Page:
Alastair the Cooper makes casks
Alastair Simms is a cooper: he makes wooden casks, most commonly seen as beer barrels. He began, he recalls, “When I had a school holiday job at Theakston’s brewery in Masham. I was sent to help the cooper, and I really enjoyed it. So my school holiday job became a proper job.”
After working elsewhere, Alastair returned to Yorkshire to found his own independent Cooperage, White Rose Cooperage, near Wetherby.
He enjoys the satisfaction of seeing something he’s made. A well-made barrel last for 150 years or more. Alastair muses, “I wonder what they’d tell me if they could talk.”
It’s an ancient skill, known to be at least five thousand years old. Before plastic, all sorts of things were stored and transported in cooperage: flour, gunpowder, nails, fish, salt beef, water, and drinks including wine, beer and spirits.
It’s for the drinks industry that cooperage is in demand today. Oak vessels impart a complexity of flavour that steel or plastic cannot rival, says Alastair. In fact, there’s a growing machine cooperage industry in Scotland, to support the whisky industry.
But Alastair’s casks are made by hand, ‘with tender loving care’.
Each cask is made from a ring of carefully shaped and curved staves, held together by hoops made of wood or iron. The ends are sealed with flat discs of wood. The skill lies in cutting the joints to make watertight seals – and to the size to create the desired capacity.
“When you’re working,” says Alastair, “You’re applying mathematics, so your brain is ticking all the time.”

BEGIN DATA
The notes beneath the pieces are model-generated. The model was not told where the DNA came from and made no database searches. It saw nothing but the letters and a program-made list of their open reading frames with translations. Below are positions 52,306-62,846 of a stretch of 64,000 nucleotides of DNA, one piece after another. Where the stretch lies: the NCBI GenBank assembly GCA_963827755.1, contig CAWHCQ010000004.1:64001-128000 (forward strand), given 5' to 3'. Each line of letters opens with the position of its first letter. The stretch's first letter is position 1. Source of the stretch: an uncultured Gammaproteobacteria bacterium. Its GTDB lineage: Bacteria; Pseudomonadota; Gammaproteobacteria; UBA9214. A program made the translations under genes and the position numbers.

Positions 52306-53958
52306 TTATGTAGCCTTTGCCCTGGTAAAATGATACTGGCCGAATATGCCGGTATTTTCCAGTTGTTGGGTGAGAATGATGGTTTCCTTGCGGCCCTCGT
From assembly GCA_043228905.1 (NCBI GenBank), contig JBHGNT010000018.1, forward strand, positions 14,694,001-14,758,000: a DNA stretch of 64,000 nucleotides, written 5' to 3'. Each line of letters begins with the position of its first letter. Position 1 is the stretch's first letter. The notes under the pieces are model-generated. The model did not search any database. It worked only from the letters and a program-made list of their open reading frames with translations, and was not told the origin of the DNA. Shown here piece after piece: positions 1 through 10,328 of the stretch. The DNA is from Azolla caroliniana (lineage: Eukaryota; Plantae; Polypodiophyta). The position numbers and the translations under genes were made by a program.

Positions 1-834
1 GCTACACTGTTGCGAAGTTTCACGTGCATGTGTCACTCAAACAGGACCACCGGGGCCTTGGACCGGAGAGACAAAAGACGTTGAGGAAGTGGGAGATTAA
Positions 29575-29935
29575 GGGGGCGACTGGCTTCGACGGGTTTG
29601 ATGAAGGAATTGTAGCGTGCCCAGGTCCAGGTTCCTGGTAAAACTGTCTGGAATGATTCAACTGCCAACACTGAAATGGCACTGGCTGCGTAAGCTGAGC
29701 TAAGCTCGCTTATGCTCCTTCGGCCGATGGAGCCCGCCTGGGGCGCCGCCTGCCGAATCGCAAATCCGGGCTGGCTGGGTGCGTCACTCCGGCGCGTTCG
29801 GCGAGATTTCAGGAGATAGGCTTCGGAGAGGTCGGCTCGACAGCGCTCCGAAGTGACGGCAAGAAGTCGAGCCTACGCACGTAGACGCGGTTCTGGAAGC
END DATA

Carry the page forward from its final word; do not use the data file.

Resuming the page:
Before the age of plastic tubs, coopers made vessels for many uses. There would be tubs for laundry, salting meat, making cheese, and brewing beer. Buckets for drawing water, and barrels for storing apples and other goods.
Today, plastic storage and shipping vessels are far cheaper, but cooperage is in demand for its unique contribution to the flavours of alcoholic beverages.
Alastair says his customers include the English wine industry, micro-brewers, and the cider industry. He comments, “We also make wooden vats, like big upside down buckets, used for storage and ageing. I’m currently making a 5400 gallon oak vat for an anonymous client. Vats are a cross between coopering and joinery.”
Museums and Film
They also receive commissions from museums and the film industry.
“I made the water barrel for the replica of Stephenson’s Rocket at York,” relates Alastair. “It wasn’t historically accurate and I said so, but they wanted it as cheap as possible. The difference was that as cheap as possible was a big whisky barrel, while historical accuracy would have been bigger, more cylindrical with a bit of a belly, more custom rather than a standard barrel.
Another museum wanted coopered dairying equipment. “Oak turns milk black, so anything for dairying was made from ash. We do a lot of repairs of butter churns, kept in families, but not used.”
Not using a cask isn’t good for it. The liquid keeps the wood hydrated, if the cask is empty, the wood will shrink and warp, resulting in loose joints, moving hoops, and a leaky vessel.
For historical work, hazel hoops are sometimes required. In the old days, says Alastair, these were made by a specialist hooper. Nowadays, he has had to learn this skill too. “The hardest bit is getting the right sort of hazel. I have to talk to people who do coppicing.”
He buys metal hoops from a specialist in Scotland. “They come in the right length and width, with the right degrees of splay – beer is 12º of splay, whisky is 10º – and we rivet them,” he says.
Alastair says, “I’ve had to work hard to get here, but it’s worth it because when I finish at the end of the day, I can see something I’ve done. And if I’m in the pub having a beer, I can think – did I make that barrel? Or if it’s cider, did I make the vat? So when I’m out socially, it adds interest. And with the resurgence in real ale, there’s always someone who says, you’re the cooper, I want to talk to you.”
Read more about Alastair’s coopering in Dalesman Magazine
Contact Alastair at http://whiterosecooperage.com/